A Coventry transgender teenager who has recovered from missed years of education due to bullies, says he wants others to know that it’s ok “to be different”.
Carter Moran, 19, from Bell Green missed the majority of his secondary school years after being bullied for having the condition Gender Dysphoria – where a person experiences discomfort due to a mismatch between their biological sex and gender identity.
He, along with two other teenagers from the city who have overcome adversity, have been shortlisted by Wasps at the HITZ Awards on Tuesday, November 21 at the BT Centre in London.
HITZ is Premiership Rugby’s education and employability programme, which works with more than 2,000 disadvantaged 14 to 19-year-olds across England every year, and is delivered by rugby clubs such as Wasps at a regional level.
Carter has been shortlisted by Wasps for the HITZ Young Ambassador of the Year after joining the programme in February 2016. He has gained level one Maths and English qualifications, and also has a level one qualification in sport coaching.
He said: “I knew ever since I was seven-years-old that I wanted to be a boy, but didn’t make the change until last year.
“The HITZ programme has been amazing for me. It’s allowed me to receive education in a relaxed atmosphere where you aren’t judged. I now have qualifications and I am looking to go on a tattoo course with the aim of becoming a tattoo artist.
“I’m determined to show other people like me that it is ok to be different, and I am proof that if you don’t let your identity hold you back, then you can achieve what you want to achieve in any walk of life.”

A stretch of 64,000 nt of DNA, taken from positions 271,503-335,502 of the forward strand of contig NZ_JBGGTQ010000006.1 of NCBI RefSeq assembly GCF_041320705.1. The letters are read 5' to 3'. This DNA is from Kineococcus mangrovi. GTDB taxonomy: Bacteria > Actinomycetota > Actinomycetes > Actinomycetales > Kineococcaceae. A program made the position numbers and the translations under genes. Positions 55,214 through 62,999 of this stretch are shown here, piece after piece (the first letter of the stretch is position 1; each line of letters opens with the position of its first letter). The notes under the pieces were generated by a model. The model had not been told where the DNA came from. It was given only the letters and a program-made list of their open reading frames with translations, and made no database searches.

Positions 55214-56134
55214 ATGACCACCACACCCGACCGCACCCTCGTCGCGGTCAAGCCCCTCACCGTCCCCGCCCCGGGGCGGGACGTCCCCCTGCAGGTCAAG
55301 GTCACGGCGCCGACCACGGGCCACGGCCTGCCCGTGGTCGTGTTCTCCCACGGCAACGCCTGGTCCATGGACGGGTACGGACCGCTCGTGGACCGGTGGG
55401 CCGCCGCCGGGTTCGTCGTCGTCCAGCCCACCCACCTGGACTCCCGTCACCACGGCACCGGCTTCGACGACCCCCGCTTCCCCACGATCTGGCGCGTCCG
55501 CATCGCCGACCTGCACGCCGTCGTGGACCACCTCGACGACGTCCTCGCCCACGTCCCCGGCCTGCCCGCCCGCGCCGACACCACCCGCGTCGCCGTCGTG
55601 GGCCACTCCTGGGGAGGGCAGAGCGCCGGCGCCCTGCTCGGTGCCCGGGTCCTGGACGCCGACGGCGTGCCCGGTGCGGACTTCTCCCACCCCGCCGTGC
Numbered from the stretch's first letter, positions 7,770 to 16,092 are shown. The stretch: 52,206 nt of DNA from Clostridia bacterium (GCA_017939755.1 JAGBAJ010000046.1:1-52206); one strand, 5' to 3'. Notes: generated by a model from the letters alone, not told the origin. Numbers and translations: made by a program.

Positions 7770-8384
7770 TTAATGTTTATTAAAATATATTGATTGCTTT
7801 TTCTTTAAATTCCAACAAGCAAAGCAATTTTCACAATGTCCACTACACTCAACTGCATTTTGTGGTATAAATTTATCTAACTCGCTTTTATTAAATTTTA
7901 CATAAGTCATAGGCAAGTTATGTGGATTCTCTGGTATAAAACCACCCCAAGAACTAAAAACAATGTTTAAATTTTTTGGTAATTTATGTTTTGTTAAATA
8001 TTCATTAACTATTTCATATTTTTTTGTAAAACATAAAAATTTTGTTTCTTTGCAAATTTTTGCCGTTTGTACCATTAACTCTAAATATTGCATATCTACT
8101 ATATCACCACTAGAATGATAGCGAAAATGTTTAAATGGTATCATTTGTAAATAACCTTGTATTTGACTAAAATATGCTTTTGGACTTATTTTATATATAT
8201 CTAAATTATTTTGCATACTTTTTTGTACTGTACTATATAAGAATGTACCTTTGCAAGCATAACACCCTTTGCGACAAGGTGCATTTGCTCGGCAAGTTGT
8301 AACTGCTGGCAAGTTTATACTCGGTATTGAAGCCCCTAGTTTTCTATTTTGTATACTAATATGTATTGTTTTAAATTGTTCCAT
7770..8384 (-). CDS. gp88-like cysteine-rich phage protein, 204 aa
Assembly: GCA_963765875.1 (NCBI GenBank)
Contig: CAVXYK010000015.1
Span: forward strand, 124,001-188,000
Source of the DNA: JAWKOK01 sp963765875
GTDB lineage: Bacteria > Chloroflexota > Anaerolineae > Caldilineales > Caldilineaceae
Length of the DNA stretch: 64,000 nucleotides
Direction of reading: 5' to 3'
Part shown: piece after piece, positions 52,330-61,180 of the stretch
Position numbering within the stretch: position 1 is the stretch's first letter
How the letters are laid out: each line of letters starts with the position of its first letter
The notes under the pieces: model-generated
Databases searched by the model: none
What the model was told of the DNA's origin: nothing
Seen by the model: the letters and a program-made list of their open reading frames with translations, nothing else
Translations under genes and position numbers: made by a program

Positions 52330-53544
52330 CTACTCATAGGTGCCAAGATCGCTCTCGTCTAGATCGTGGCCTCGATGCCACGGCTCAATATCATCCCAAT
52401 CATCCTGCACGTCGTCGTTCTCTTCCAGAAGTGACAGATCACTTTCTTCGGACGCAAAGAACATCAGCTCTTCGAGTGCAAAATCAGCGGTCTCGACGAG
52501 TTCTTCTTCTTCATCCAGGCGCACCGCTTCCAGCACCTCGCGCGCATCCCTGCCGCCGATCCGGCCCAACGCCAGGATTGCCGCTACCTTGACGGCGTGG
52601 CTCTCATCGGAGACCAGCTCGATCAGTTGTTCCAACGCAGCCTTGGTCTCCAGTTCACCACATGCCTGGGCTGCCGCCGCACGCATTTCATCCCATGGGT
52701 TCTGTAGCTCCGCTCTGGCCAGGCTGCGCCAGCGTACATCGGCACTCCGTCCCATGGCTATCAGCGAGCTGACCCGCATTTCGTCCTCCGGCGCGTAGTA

Stanna Shaylor, 19, from Earlsdon is another person who has transformed her life via the programme, and has been shortlisted for the HITZ Community Impact award.
Before she joined HITZ she suffered from mood swings that resulted in a criminal conviction following an altercation, and left secondary school with no qualifications above a grade D.
Stanna now has a full-time job working in hospitality at the Ricoh Arena after impressing on the HITZ programme where she secured Maths, English and first aid qualifications while doing various community volunteering.
Jason Kitchin, 18, moved to Shilton from Northampton last year. Jason has ADHD and ASD and was expelled from secondary school, and soon became depressed after his mother was diagnosed with cancer.
Since joining the HITZ programme last year, Jason has achieved level two qualifications in Maths and English, and has been accepted on to the Prince’s Trust programme as he aims to become a youth worker in the future.
Anthony O’Reilly has been delivering the 24-week HITZ programme on behalf of Wasps to up to 15 students a week that are not currently in education, employment or training.
He said: “These three students should be incredibly proud of overcoming the obstacles they have, to get where they are today.
“The students have managed to get a broad range of volunteering experiences to prepare them for the world of work and explore what interests them the most.
“This includes working on events such as conferences at the Ricoh Arena, Wasps match days and Engage! Coventry tag rugby festivals, through to completing courses relating to managing money.”
For more information about the @HITZRugby programme, visit www.wasps.co.uk/community